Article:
FARGO, NORTH DAKOTA, U.S. — The benefits of soy protein are being highlighted at the NCI Baking with Soy course attended by 12 bakers and food scientists, ingredient suppliers and supply chain managers from Nigeria, Senegal, South Africa, and Uganda. The class runs from Aug. 5-9 at Northern Crops Institute (NCI) in Fargo, North Dakota, U.S.
The World Initiative for Soy in Human Health (WISHH), is co-sponsoring the course. WISHH is a program of the American Soybean Association that brings the nutritional benefits of U.S. soy protein to people in developing countries.
“We are happy to work again with WISHH in promoting the use of soy flour in bread and other baked products. By incorporating soy flour into their daily diets, we hope that undernourished people can improve their nutritional status through increased protein and other benefits,” NCI Director Mark Weber said. “NCI staff will teach a second Baking with Soy course in October for another group from Africa.”
Clyde Stauffer, Technical Foods Consultants, Cincinnati, Ohio, U.S., is the lead instructor for the course. His lectures focus on helping the team develop a better understanding of the various functional properties of adding soy to baked products. Stauffer also leads sessions on calculating calories, using cost spreadsheets, and the various kinds of wheat and their flour characteristics.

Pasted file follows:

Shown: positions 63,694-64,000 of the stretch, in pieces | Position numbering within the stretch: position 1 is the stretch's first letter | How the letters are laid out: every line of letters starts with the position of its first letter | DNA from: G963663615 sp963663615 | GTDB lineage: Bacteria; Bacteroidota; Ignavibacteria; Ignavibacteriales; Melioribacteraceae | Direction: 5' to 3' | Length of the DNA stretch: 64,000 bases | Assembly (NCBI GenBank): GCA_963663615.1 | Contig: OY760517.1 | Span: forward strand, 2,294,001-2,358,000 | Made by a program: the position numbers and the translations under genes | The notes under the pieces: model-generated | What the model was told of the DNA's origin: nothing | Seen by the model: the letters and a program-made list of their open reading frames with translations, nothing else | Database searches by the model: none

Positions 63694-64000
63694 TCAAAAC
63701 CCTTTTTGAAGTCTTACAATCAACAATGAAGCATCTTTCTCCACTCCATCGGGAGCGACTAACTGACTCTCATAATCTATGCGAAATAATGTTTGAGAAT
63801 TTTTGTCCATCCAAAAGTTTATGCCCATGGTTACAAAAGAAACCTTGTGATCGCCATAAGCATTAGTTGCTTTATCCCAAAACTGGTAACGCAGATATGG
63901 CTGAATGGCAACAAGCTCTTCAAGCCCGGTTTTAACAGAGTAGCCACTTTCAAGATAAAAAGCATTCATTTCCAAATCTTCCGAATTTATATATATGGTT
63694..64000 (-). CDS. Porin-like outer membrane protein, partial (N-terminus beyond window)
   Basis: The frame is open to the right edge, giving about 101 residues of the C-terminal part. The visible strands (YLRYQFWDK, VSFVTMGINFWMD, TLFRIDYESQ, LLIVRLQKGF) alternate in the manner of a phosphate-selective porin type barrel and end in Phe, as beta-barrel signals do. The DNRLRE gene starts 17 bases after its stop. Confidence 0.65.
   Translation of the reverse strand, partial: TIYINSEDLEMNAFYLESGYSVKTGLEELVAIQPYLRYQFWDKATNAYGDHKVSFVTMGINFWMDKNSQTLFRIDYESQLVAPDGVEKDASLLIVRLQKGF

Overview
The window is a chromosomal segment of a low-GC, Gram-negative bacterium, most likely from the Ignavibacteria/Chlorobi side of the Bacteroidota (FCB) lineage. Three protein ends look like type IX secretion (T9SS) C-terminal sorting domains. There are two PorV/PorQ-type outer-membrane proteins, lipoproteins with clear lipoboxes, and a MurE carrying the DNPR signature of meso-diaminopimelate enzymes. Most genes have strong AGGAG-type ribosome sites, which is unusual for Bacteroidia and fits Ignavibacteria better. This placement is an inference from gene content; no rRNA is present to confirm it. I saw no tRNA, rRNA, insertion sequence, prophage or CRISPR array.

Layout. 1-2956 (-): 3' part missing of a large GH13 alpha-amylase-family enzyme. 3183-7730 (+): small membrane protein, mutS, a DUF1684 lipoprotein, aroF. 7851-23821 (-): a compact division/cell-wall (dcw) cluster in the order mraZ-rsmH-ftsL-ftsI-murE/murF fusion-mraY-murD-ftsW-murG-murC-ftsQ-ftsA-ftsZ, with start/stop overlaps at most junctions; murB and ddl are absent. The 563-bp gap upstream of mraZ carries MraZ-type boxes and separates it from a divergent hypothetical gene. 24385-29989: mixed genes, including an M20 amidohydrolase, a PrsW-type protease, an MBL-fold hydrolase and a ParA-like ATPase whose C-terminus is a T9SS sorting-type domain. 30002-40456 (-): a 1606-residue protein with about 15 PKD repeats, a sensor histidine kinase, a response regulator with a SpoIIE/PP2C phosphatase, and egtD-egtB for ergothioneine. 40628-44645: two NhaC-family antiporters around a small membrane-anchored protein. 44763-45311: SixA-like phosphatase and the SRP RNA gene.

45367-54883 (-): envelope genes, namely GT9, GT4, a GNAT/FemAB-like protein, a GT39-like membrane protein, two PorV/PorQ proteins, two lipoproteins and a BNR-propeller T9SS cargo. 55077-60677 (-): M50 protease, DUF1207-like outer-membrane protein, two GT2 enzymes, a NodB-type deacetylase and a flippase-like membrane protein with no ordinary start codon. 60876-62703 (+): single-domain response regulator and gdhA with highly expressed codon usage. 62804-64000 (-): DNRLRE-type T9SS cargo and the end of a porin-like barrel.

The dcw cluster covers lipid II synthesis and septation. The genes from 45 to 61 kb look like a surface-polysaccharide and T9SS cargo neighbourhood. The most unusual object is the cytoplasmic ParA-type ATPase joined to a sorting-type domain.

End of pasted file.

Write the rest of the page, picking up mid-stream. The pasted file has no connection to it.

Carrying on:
The hands-on baking laboratories are led by Thunyaporn Jeradechachai, NCI Crop Quality Specialist; Rachel Carlson and Natsuki Fujiwara, both NCI Food Technologists. During the course’s baking sessions, the team will make and evaluate soy-enhanced mandazi (fried pastry), croissants, brioche bread, hamburger buns, multigrain bread, and 100% whole wheat bread.
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